Public comments invited on Water Sustainability Act

B.C.’s new Water Sustainability Act is inching closer to reality, with public consultation on it now underway.

B.C.’s new Water Sustainability Act is inching closer to reality, with public consultation on it now underway.

The Water Sustainability Act (Bill 18), when it comes into force in 2016, will replace the old Water Act which dates back to 1909.

According to local Lake Windermere Ambassadors program co-ordinator Megan Peloso, Bill 18 is an important and much-needed piece of legislation.

“B.C. is quite different than it was a century ago when the former Water Act was established,” said Ms. Peloso. “It may come as a surprise to some that B.C. is tailing far behind other Canadian provinces in terms of setting the standard for water management legislation. Although public surveys show the majority of B.C. residents describe water resources as the province’s most important asset, we are also Canada’s biggest water users.”

Ms. Peloso said people don’t need to look far to see the impact of a changing climate on water quality and availability, pointing to record-breaking low snowpacks, receding glaciers, and to how much of the province is currently experiencing reduced water flow and drought conditions.

“Water restrictions may help resolve the issue now, but stronger regulations are going to be essential to protect freshwater in the long-term,” she said. “The new act introduces some important changes to water management, including groundwater regulations, establishing critical environmental flows and sensitive stream protection, and allowing for local, area-based sustainable watershed planning with emphasis on public input.”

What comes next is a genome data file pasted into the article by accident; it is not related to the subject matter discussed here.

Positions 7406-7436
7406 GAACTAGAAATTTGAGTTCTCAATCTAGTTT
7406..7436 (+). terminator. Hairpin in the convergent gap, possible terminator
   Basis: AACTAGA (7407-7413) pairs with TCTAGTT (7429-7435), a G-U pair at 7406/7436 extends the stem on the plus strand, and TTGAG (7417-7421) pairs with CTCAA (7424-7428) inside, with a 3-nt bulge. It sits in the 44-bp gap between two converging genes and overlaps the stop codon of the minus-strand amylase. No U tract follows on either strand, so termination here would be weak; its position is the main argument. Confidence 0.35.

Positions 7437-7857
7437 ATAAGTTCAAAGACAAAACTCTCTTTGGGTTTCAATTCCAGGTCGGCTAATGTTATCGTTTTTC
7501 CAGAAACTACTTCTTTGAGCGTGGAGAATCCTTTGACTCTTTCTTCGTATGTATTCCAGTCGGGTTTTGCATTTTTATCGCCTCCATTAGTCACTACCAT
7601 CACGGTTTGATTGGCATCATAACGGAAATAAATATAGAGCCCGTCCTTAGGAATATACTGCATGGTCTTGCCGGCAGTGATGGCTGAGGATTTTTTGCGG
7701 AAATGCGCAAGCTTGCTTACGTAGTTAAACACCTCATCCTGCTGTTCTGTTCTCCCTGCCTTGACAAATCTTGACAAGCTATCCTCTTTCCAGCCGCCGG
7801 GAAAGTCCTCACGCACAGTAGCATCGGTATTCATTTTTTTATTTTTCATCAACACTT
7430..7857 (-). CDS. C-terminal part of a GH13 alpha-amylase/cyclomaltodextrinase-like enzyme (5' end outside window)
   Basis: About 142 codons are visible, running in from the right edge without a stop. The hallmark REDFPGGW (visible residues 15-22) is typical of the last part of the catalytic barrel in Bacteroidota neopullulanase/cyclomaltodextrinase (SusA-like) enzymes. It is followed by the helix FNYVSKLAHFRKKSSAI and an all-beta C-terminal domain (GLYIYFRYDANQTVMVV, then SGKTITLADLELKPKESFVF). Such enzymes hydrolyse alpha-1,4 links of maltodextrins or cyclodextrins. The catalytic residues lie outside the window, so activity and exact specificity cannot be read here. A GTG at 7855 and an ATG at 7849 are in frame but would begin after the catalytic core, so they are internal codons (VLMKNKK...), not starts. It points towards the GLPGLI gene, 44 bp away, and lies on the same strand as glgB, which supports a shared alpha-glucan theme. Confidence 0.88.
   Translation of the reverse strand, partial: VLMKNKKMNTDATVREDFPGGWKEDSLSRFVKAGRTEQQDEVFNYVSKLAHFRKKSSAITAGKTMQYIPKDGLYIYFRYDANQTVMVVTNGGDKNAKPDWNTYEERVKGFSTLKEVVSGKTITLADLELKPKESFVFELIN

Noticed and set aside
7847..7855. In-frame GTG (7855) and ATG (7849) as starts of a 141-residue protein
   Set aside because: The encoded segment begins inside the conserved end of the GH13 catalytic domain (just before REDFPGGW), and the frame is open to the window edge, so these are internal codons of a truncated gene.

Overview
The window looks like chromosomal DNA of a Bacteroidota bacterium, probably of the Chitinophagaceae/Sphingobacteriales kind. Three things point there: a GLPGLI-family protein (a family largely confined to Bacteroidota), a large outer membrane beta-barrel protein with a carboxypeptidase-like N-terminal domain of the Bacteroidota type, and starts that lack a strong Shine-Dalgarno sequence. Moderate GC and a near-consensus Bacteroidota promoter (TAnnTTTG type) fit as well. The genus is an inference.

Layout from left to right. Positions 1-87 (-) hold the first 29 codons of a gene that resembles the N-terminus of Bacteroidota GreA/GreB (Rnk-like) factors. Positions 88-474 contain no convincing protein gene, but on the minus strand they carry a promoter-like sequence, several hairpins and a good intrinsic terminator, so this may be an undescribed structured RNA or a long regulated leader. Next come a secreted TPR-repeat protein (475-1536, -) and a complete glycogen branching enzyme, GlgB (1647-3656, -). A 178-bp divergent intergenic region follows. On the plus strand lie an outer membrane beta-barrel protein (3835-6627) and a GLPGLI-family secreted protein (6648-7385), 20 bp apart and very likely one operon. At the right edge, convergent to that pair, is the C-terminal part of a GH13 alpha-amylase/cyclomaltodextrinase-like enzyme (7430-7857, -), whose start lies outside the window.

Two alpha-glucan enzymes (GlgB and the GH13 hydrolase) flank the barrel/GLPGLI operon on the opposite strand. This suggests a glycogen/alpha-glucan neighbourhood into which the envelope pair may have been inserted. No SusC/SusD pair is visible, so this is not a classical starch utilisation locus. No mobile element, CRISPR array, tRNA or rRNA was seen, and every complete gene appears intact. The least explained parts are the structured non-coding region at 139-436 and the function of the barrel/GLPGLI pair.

In particular, Ms. Peloso was encouraged by how the new Act will initiate new water pricing to reflect the “real value” or “full cost” of providing water services sustainably into the future.

“Some of the most immediate and significant changes provincially have been the introduction of regulations and pricing for groundwater. Under the previous Water Act, free and unregulated withdrawal of groundwater was permitted without licensing or reporting,” she said.

She was also heartened by the stronger role local voices will play in water management under the new act.

“It will enable local governments and community-based organizations (such as the Lake Windermere Ambassadors) to contribute to decision-making in our Columbia Valley homewaters, based on sound science and priorities or challenges specific to our area,” said Ms. Peloso. “In terms of the new Act, strong local knowledge and public interest in watershed issues are key ingredients that will determine the future of watershed planning in the Upper Columbia Basin.”

Although Ms. Peloso said the new Act introduces some exciting new prospects for B.C. water and is certainly a step in the right direction, she cautioned there may still some be some kinks to work out and tools to be created in order to manage B.C. water as wisely as possible.

She encourages citizens to get involved and work together to advocate for the changes they feel are important to protect their watershed.

As part of the government’s phased approach to consultation on the new Water Sustainability Act (WSA), four papers outlining some of the Act’s proposed new policies are now available online for public comment. The proposed policies outlined in the papers address groundwater licensing, groundwater protection, dam safety, and compliance and enforcement. Water pricing is not the focus of these papers, but will be reviewed in a separate process.

The deadline for public comments on these four papers is  September 8th, 2015.

To see and comment on the papers, check out